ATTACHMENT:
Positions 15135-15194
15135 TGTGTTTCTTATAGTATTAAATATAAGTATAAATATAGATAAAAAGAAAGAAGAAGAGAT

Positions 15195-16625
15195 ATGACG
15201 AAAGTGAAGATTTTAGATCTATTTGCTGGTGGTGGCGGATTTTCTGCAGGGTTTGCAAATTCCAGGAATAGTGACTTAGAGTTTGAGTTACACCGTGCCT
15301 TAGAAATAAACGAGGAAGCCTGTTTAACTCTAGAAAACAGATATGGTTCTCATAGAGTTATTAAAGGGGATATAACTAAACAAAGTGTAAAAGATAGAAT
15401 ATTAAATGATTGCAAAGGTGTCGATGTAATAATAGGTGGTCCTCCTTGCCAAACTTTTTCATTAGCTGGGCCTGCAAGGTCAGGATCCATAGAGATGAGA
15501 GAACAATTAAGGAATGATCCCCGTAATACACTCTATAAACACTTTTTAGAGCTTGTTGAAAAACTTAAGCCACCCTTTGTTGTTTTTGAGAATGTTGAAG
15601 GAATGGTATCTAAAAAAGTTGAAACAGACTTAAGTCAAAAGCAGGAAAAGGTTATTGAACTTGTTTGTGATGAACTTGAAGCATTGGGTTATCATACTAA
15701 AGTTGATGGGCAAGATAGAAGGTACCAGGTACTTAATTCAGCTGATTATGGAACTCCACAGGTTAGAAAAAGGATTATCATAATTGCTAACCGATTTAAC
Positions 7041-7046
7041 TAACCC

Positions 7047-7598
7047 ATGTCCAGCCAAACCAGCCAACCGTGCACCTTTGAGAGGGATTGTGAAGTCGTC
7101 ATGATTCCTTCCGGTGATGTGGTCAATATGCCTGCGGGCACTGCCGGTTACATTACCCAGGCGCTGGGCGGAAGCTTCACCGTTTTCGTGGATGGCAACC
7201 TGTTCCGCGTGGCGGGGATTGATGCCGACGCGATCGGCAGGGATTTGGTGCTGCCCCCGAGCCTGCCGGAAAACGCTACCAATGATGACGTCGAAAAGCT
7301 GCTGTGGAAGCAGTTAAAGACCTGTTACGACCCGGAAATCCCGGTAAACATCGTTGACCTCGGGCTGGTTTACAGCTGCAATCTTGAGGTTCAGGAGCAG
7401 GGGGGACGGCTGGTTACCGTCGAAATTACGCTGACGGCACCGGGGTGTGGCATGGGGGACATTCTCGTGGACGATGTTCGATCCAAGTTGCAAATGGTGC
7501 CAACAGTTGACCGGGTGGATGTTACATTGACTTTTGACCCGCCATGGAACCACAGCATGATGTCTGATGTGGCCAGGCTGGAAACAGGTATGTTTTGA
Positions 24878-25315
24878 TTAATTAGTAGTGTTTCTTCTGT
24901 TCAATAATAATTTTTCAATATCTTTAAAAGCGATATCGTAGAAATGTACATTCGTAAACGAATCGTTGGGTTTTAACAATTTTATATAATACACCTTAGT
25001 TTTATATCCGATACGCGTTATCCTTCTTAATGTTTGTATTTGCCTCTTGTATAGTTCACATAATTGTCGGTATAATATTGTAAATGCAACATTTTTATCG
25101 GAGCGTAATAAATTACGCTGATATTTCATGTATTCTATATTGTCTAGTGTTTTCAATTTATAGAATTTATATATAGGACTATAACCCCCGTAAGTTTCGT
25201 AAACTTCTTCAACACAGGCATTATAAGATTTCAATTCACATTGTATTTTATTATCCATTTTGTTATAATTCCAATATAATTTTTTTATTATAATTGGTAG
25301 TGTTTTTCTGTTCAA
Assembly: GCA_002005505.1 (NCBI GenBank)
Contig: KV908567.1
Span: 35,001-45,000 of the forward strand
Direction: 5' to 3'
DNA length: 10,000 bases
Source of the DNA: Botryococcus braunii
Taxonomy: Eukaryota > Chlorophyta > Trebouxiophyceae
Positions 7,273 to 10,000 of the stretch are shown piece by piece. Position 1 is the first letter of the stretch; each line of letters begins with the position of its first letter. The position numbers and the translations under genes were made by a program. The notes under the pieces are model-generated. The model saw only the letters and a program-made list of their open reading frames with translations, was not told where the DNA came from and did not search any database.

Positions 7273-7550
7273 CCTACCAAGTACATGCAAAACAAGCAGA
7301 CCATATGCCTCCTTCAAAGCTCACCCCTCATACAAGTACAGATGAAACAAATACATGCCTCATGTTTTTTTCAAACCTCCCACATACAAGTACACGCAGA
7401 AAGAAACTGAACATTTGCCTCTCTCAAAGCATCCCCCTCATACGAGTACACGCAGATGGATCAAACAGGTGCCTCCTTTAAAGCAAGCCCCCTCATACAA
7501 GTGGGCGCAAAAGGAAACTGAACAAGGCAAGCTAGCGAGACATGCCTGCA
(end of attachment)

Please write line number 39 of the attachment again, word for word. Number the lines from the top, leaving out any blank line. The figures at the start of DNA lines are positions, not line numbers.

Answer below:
7501 GTGGGCGCAAAAGGAAACTGAACAAGGCAAGCTAGCGAGACATGCCTGCA